This is another way to conceptualize the geographic impacts of tourism. Wealthy tourists from developed countries spend their money in less developed countries, creating a power imbalance within the local community between locals and tourists. Local absolutely need the tourists dollars but these funds come and a social and environmental cost. Tourists use far more local resources per capita than the local residents, one reason why some refer to tourism as an 'irritant industry.' What other forms of social friction can arise from tourism? For a more detailed response to this situation see this news article in the Guardian: http://www.guardian.co.uk/global-development/2012/jul/08/fresh-water-tourist-developing
This is a great set of images that show coastal processes for a geomorphology or physical geography class. Pictured above is Palm Bay, Australia, which also happens to show fluvial processes as well.
(eTN) - The headline news in eTN about the takeover of Timbuktu by Islamists compels tourism stakeholders to think sincerely why such events are happening at the map of tourism? With the rebels, including Islamist factions preaching Sharia of ...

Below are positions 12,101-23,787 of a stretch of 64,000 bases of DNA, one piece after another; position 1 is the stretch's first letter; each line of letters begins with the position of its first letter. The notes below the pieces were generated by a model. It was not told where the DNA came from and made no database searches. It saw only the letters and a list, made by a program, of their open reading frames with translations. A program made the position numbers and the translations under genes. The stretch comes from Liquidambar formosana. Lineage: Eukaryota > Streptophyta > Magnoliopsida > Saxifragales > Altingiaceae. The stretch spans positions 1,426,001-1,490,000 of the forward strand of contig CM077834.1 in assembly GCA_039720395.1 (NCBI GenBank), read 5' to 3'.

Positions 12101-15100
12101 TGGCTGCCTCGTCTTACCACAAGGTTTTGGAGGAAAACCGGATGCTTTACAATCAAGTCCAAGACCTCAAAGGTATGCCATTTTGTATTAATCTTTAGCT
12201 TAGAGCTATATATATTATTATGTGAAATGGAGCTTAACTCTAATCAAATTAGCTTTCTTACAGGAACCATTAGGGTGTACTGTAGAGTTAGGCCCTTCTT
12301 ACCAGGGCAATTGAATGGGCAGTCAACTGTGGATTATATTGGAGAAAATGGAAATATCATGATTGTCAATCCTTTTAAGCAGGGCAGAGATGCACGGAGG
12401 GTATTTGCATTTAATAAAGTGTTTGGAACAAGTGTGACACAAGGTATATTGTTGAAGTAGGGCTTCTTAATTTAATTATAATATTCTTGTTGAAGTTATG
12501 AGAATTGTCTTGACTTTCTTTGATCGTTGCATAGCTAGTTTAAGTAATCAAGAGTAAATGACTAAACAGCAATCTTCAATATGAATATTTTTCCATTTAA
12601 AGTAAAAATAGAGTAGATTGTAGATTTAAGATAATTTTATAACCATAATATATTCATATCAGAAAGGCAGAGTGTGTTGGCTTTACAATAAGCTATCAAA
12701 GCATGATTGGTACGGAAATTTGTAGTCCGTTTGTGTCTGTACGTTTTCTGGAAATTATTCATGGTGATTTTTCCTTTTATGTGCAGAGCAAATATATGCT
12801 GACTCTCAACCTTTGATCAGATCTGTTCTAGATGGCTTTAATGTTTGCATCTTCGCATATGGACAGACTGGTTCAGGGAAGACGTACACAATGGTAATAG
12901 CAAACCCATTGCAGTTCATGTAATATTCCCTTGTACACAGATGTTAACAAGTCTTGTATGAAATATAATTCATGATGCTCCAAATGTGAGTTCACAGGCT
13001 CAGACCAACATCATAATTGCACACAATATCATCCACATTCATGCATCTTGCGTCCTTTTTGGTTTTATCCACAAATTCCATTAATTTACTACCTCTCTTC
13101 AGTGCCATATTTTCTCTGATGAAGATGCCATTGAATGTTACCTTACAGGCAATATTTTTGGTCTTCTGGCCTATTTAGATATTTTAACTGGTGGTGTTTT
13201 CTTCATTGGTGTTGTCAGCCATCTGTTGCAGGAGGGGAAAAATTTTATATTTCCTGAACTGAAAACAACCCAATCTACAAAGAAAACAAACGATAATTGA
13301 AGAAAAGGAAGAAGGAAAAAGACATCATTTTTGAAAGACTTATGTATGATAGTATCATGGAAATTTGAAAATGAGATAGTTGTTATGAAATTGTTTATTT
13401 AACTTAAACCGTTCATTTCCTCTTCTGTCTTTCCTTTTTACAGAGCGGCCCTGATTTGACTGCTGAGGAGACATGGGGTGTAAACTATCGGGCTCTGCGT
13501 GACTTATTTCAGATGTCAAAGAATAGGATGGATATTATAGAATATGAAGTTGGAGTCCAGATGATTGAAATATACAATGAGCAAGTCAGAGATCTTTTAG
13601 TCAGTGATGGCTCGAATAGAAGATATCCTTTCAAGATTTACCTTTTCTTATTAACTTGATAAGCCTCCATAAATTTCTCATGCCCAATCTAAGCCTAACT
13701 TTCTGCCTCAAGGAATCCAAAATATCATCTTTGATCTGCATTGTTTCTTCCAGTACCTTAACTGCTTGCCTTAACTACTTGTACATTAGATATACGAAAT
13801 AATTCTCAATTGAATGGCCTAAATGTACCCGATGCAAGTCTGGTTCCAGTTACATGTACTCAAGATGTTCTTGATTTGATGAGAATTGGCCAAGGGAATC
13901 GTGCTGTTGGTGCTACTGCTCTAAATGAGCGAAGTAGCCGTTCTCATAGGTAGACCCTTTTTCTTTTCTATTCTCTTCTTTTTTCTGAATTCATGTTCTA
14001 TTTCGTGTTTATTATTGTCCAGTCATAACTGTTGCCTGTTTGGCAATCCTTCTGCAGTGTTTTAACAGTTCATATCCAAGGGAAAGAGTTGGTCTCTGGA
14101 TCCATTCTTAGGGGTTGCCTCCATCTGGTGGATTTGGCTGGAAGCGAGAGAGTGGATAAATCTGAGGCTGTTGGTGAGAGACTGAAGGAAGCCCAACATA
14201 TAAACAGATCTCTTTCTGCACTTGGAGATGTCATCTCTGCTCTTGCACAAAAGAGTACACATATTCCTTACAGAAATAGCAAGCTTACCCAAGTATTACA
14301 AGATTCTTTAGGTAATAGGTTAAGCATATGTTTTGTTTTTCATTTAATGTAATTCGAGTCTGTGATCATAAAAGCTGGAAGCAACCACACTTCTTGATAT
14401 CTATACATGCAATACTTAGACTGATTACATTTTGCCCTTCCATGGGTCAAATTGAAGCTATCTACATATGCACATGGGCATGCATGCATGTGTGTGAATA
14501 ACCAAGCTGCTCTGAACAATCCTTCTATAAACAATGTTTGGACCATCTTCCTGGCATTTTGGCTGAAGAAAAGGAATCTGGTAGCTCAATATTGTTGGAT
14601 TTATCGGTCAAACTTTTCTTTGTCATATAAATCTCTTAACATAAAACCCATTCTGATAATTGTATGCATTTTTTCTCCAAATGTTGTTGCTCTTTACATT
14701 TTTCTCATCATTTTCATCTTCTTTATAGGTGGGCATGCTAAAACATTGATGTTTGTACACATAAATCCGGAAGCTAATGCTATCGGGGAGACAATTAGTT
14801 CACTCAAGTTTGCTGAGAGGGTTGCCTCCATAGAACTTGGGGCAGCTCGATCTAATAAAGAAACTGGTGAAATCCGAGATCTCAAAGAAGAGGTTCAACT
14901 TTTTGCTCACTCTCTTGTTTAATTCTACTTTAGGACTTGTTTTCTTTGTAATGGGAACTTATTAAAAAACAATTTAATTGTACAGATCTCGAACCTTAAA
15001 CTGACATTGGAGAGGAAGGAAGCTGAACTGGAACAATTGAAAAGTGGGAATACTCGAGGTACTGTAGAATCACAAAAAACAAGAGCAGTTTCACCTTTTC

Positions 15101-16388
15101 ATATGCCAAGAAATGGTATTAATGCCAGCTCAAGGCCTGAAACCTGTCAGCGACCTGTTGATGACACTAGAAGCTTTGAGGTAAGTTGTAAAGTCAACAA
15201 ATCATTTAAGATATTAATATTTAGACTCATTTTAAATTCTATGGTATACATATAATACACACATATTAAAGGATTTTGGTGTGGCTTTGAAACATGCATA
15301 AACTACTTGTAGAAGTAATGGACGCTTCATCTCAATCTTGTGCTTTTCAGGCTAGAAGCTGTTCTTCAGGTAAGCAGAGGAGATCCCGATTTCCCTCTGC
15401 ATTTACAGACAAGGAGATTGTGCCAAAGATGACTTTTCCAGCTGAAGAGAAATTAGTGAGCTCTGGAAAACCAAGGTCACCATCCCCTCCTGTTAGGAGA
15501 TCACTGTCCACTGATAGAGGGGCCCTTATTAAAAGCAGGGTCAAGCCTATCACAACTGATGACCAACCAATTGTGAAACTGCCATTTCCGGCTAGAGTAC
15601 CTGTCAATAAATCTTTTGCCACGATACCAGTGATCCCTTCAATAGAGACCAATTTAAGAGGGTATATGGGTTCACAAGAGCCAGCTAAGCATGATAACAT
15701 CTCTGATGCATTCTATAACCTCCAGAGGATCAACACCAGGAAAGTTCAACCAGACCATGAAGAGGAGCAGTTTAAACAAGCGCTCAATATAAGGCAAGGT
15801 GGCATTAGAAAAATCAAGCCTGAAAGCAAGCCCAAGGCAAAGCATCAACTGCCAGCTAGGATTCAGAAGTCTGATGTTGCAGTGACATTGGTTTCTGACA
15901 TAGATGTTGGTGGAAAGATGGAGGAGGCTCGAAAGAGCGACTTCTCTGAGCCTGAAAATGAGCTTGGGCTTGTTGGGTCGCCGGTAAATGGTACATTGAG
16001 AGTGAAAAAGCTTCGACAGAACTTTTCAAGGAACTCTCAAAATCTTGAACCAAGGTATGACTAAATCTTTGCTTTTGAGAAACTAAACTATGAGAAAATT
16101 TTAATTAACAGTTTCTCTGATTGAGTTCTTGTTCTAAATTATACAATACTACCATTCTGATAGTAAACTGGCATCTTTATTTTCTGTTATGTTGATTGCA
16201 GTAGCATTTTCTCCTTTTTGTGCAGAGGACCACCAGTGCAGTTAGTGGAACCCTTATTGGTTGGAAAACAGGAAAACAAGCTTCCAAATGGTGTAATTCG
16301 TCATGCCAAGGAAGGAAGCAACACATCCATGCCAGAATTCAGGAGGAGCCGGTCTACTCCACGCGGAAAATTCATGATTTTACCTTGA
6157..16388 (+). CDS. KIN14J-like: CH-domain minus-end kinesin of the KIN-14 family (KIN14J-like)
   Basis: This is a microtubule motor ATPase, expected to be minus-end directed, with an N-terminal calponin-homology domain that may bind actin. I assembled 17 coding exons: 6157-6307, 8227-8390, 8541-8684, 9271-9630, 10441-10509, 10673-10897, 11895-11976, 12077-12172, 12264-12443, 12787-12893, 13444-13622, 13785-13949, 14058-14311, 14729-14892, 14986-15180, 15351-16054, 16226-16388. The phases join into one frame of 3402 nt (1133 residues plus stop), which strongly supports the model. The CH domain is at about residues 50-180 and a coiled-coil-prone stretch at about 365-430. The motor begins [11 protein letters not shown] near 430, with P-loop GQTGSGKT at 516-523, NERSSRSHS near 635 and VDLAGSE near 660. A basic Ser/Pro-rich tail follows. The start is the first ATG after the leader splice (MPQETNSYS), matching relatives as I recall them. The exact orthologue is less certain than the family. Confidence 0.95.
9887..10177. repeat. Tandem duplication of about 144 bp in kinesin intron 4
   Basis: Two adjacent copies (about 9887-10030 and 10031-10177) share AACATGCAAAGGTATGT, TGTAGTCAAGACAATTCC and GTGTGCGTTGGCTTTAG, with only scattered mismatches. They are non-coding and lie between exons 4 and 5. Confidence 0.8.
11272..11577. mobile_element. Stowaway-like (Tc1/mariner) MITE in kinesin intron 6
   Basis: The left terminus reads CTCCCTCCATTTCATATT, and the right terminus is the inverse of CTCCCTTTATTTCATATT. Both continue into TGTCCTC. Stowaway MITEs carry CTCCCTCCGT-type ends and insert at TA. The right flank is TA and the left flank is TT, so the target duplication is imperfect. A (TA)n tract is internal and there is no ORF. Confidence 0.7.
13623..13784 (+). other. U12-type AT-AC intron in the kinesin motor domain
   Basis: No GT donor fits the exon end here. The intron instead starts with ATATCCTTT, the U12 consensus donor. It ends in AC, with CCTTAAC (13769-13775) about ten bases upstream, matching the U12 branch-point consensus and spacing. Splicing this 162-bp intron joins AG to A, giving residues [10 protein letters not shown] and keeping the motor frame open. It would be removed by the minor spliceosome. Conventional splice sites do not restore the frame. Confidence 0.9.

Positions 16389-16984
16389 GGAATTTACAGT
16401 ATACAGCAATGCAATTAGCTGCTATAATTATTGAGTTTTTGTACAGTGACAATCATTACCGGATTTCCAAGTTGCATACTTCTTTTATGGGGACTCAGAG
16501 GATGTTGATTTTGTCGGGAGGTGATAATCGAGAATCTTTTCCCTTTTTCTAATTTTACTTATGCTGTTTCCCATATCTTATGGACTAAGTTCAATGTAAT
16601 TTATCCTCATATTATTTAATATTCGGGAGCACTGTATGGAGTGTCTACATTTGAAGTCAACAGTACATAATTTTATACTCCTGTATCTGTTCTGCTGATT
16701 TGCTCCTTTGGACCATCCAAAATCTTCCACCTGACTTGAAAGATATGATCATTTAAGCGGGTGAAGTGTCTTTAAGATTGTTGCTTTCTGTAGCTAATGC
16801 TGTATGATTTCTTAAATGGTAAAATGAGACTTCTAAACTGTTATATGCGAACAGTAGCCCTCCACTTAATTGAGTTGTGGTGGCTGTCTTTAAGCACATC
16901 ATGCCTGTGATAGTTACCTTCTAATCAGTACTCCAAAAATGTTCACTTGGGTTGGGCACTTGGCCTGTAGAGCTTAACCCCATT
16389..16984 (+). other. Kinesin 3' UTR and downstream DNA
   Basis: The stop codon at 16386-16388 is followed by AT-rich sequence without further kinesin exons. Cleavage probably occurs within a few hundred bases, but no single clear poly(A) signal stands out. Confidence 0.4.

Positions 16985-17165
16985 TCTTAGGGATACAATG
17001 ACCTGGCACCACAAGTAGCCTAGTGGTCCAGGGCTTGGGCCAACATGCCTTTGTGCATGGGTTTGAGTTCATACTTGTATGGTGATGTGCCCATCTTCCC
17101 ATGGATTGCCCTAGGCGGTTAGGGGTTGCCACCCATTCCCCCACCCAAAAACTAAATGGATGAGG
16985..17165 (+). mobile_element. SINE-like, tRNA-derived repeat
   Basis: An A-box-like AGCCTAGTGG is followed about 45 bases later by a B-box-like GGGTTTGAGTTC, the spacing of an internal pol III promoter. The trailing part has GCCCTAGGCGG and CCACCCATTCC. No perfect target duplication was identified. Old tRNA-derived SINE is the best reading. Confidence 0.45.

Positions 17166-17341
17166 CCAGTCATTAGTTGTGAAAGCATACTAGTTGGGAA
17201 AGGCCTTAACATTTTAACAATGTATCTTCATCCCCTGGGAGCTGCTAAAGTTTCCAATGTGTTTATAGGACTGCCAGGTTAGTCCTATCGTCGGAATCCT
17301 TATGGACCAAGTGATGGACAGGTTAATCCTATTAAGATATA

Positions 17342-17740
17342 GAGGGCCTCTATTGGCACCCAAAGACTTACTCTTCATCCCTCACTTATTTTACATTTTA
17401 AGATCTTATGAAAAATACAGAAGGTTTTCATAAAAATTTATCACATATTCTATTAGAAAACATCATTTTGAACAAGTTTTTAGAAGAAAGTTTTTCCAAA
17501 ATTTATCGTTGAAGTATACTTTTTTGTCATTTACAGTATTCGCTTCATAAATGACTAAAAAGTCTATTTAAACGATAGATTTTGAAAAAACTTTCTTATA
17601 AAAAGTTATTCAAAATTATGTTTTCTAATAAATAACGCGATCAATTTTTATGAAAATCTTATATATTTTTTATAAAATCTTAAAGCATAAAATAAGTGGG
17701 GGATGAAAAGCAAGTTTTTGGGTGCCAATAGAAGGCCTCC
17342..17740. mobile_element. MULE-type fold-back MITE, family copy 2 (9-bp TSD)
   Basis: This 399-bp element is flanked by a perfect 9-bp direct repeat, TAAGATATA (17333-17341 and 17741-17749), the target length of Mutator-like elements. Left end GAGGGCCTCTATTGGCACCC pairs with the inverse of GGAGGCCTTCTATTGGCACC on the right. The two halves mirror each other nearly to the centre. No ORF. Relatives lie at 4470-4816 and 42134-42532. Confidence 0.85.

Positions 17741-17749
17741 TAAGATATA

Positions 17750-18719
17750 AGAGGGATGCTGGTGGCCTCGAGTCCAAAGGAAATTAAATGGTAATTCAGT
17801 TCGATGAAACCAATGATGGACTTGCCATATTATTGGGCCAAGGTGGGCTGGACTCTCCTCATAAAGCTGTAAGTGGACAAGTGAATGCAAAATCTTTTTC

Tourism, with it's elements of geographical voyeurism, can be seen as a potent symbol of what many extremists are trying to eliminate. Also, it gets international attention in a hurry.
Blue countries are more welcoming, red countries less. Where does yours rank?
The World Economic Forum compiled a report on global tourism and part of that was an estimation of the attitude of each countries' population toward foreign visitors--this map is a visualization of that data. Why would some particular countries be more or less welcoming? What surprises you about this map?
Disclaimer: according to this article, there is much that is methodologically wrong with this map.
When it came time for the Super Bowl, Clemmie Greenlee was expected to sleep with anywhere from 25 to 50 men a day.
There certainly is a dark side to large sporting events as this article on human trafficking makes perfectly clear. The 'event economy' based on tourism (even without trafficking) also has some negative impacts.
Africa has a lot to offer the adventurous traveller. We've compiled a list of the must-see places any trip should include.